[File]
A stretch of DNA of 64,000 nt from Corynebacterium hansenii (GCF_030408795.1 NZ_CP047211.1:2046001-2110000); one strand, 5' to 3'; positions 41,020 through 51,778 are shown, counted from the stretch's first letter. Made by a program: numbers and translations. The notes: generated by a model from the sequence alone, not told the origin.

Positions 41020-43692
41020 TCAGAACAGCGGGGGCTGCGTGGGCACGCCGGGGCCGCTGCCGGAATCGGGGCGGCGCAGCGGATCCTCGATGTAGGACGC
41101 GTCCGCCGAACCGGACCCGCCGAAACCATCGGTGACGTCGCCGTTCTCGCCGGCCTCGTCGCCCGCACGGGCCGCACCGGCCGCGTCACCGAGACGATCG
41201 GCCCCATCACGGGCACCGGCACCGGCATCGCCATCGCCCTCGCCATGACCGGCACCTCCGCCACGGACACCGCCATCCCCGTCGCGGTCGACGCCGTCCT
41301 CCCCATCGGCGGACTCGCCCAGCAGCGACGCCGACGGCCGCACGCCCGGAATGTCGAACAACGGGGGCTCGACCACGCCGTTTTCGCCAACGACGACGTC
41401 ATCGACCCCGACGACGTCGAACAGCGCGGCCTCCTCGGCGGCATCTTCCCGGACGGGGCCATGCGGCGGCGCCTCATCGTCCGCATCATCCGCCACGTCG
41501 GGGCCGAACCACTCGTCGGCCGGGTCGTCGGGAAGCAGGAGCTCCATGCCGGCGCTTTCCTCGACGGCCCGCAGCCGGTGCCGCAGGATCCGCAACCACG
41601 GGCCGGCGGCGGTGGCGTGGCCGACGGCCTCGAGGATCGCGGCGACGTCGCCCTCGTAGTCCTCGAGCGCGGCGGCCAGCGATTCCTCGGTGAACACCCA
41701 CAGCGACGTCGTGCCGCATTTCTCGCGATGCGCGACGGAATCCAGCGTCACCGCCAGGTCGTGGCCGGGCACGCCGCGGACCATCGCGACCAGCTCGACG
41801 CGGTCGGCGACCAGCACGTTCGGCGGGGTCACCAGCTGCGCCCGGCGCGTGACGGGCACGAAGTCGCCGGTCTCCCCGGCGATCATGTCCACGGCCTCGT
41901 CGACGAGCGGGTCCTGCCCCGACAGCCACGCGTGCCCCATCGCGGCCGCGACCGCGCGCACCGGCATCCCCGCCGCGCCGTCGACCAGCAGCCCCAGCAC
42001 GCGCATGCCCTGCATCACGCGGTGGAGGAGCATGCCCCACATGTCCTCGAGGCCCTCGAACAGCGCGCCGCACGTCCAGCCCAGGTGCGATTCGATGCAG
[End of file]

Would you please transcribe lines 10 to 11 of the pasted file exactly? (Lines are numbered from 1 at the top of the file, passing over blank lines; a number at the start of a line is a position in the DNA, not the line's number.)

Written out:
41701 CAGCGACGTCGTGCCGCATTTCTCGCGATGCGCGACGGAATCCAGCGTCACCGCCAGGTCGTGGCCGGGCACGCCGCGGACCATCGCGACCAGCTCGACG
41801 CGGTCGGCGACCAGCACGTTCGGCGGGGTCACCAGCTGCGCCCGGCGCGTGACGGGCACGAAGTCGCCGGTCTCCCCGGCGATCATGTCCACGGCCTCGT